You will remember from functions that if you assign a value to a variable within a class, that value is lost once you return from the class. However, we have declared the variable $eaten as a class variable. This is done using the private at the beginning and allows any of the class functions to access and assign values to it. You can see this in action in the eat_grass() function:

$this->eaten = true;

This is setting the $eaten function as true. The fact that it is a class variable is shown by the $this-> at the beginning. As with when we were echoing the result of moo() earlier, this basically means assign true to the class variable eaten.

In the same function, we are using $this->moo(). This is accessing the class function moo() from within another function and returning the result.

Finally, we will call these functions and try out the new class we just wrote:

Sample 8. Code usage.
<?php
// create the Cow object daisy
$daisy = new Cow();
echo 
$daisy->moo();
echo 
$daisy->make_milk(); /* Cow has not eaten yet */
$daisy->eat_grass("green");
echo 
$daisy->make_milk(); /* Milk produced */
?>

You obviously need to include the class definition in the same file as you call the functions so the final version of the file will look something like:

Sample 9. Full example.
<?php
// first we define the class 
class Cow

    private 
$eaten
                
    
// define the function moo() - no parameters 
    
function moo(){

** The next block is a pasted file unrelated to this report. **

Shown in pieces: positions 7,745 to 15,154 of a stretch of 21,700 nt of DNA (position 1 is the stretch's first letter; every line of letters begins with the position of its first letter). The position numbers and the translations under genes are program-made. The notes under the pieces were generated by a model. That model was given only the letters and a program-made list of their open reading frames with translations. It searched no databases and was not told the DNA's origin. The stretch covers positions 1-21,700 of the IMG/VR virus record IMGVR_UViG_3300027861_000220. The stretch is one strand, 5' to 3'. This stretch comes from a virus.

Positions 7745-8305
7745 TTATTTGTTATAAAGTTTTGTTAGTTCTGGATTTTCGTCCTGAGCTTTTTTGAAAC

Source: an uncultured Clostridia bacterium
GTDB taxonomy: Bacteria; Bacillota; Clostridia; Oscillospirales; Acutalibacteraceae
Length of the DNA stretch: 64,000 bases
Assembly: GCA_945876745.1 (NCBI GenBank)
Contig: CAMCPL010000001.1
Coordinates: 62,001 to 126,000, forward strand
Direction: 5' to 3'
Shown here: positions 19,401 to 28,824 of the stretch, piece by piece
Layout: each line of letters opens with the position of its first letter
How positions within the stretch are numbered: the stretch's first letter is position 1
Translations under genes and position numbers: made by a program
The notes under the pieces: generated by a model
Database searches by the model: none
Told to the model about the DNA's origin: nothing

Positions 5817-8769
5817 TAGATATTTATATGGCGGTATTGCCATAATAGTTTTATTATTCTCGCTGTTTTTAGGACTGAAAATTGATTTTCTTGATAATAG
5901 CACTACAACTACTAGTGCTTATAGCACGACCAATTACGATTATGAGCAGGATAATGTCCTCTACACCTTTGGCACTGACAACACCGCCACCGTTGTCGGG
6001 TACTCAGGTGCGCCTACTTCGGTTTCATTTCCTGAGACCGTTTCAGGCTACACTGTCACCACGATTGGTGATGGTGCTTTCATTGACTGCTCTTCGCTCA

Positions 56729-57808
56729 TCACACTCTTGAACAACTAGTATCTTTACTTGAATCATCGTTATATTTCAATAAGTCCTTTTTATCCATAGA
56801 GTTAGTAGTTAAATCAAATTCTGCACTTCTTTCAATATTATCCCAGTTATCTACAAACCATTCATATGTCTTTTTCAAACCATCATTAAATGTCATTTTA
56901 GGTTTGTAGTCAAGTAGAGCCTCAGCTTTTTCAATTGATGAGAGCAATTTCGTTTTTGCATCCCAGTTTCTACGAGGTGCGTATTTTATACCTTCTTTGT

// define the variable 
        
$sound "Moooooo!<br>";
        return 
$sound
    }
    
    function 
eat_grass($colour){
        if(
$colour == "green"){
            
// cow is happy 
            
$this->eaten true
            return 
$this->moo();
        }
    }
    
    function 
make_milk(){
        if(
$this->eaten){
            return 
"Milk produced!<br>";
        }else{
            return 
"Cow has not eaten yet!<br>";
        }
    }
}

// create the Cow object daisy
$daisy = new Cow();
echo 
$daisy->moo();
echo 
$daisy->make_milk(); // cow has not eaten yet
$daisy->eat_grass("green");
echo 
$daisy->make_milk(); // milk produced

?>

The result is following:

Moooooo!
Cow has not eaten yet!
Milk produced!

And that concludes the PHP classes tutorial! Although I haven't touched on the advanced features of classes such as constructors, destructors and extending, these are more important when you are creating complex classes and for now, you'll do fine without them.